Image via WikipediaAt the stroke of midnight on 9 July 2011, South Sudanese burst into the streets to celebrate the birth of their new independent state. South Sudan in brief from the Government of Southern Sudan (GOSS):
Known fondly as the “Heart of Africa”, Sudan is the largest country on the African continent covering a total area of 2,505,813 sq. km. Southern Sudan borders Ethiopia to the east; Kenya, Uganda and Democratic Republic of Congo to the south; and Central African Republic to the west. The northern part is occupied by the vastly muslim Northern Sudan which controls the central government headquartered at Khartoum.
Southern Sudan consists of ten states which formerly composed the provinces of Equatoria (Central Equatoria, Eastern Equatoria, and Western Equatoria); Bahr el Ghazal (Northern Bahr el Ghazal, Western Bahr el Ghazal, Lakes, and Warrap); and Upper Nile (Jonglei, Unity, and Upper Nile).
According to the State Department, following its declaration of independence, the United States will establish full diplomatic relations with the Republic of South Sudan, upgrading the U.S. Consulate General in Juba to a U.S. Embassy on July 9. Ambassador Barrie Walkley, the U.S. Consul General in Juba, will serve as Chargé d’Affaires pending the appointment of a U.S. Ambassador to Juba.
The United States Consulate General Juba opened in 2005. It is also the headquarters for the U.S. Agency for International Development mission in Juba. The Chargé d’Affaires, Ambassador Walkley previously served as Ambassador to the Gabonese Republic (2004-2007), accredited concurrently as Ambassador to the Republic of Sao Tome and Principe and was Ambassador to the Republic of Guinea (2001-2004). Since retiring from the Department of State, he has twice been called back into service. He was Charge d’Affaires in Mauritius/Seychelles (2009- 2010) and now as the Chargé d’Affaires in Juba. (Apparently if you’re a retired ambassador it is okay to work in challenging posts even after you’re past 65 years old, but not if you’re an ordinary FSO on the brink of being officially old at the magic age of 6-5).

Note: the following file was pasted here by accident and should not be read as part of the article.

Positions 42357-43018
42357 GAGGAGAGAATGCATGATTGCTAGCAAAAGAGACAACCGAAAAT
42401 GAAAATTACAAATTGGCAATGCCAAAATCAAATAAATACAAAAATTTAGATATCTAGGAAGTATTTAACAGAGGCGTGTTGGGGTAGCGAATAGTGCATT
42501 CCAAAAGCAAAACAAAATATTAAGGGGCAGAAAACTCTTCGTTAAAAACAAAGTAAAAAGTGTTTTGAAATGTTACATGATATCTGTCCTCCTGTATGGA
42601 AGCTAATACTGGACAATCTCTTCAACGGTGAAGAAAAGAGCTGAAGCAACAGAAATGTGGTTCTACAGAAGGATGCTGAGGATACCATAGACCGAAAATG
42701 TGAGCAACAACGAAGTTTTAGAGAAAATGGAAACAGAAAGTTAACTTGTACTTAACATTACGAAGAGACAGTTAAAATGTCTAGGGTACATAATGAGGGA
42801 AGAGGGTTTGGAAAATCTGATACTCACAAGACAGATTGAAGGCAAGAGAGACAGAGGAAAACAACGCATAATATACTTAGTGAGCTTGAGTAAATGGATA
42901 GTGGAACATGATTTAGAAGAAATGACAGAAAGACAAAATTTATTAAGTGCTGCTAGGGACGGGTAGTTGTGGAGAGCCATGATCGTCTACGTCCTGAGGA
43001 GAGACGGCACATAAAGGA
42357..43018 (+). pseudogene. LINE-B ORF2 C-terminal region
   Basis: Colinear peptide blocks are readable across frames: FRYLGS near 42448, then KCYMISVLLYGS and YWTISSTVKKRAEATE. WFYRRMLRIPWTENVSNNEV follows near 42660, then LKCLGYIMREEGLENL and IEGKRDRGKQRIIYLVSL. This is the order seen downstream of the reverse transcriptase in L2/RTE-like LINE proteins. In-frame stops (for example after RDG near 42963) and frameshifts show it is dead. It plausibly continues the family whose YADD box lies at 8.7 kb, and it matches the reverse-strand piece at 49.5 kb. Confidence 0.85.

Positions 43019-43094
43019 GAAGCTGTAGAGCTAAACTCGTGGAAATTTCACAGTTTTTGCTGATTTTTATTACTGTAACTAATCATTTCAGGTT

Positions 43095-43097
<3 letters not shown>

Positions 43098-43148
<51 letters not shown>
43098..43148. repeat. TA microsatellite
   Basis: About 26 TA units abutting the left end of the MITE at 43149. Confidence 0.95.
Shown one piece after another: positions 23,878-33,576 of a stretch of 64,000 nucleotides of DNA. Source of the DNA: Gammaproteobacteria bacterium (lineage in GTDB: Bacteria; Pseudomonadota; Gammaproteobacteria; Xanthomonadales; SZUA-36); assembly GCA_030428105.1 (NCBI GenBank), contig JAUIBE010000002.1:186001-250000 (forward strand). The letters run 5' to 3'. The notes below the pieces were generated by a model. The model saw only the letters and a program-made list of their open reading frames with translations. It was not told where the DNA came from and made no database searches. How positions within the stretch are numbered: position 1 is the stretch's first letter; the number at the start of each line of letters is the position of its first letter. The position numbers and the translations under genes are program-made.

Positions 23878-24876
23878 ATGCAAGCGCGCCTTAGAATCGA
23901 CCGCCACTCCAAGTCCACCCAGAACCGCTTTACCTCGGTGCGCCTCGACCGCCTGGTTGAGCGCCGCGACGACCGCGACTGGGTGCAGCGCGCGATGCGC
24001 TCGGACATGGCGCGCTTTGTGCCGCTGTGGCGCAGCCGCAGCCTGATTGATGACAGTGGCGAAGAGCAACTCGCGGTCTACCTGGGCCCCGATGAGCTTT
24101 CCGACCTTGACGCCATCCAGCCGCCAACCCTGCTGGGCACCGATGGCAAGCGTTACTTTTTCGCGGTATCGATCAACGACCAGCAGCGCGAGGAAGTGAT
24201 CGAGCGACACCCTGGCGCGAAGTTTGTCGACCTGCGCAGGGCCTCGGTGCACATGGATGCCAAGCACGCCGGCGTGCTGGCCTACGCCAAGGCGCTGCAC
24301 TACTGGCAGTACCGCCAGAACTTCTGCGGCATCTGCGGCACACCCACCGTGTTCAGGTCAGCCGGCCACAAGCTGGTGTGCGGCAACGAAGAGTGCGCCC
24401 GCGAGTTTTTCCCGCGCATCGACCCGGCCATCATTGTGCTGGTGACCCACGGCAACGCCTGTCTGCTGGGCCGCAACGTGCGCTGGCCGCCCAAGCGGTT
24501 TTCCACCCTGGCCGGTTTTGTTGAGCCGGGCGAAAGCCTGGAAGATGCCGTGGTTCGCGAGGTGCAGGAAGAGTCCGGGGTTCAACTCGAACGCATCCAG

I must note that ConGen Juba’s website was quickly upgraded to US Embassy Juba on Saturday. Its Facebook page has yet to catch up with the news when I last looked at it over the weekend. But even the CIA World Factbook need to do some catching up, its map of Sudan still includes South Sudan.
Photos from state.gov/Flickr
Delegation includes: Johnnie Carson, Assistant Secretary of State for African Affairs, Department of State; Ret. General Colin Powell, former Secretary of State for the United States; Ambassador Susan E. Rice, U.S. Permanent Representative to the United Nations; and Ambassador R. Barrie Walkley inaugurate the new U.S. Embassy in Juba, South Sudan on July 9, 2011.
Anyway – for those looking for such an opportunity, there is a new ambassadorial gig, and its currently vacant. Not sure any of those bundlers would be interested in the garden spot of Juba, but one never knows. According to Wikipedia, Southern Sudan is covered in tropical forest, swamps, and grassland. Its protected areas also host the second largest wildlife migration in the world. And the White Nile passes through the country, even passing by its capital city, Juba. Technically speaking, you can river raft, but check before you start lobbying for the job.
And just so you know — apparently back in 2004, there were only three surgeons serving southern Sudan, with three proper hospitals, and in some areas there was just one doctor for every 500,000 people. On July 10, Al Jazeera reports that the health ministry has plans to open a network of primary care centres – roughly one per 15,000 people – but none are fully operational. In addition, apparently, the military and police hospitals are closed, forcing hundreds of thousands of soldiers and officers to seek care from civilian facilities.
So if you want the gig, feel free to lobby your contacts at the White House. Just don’t get sick when you get to Juba.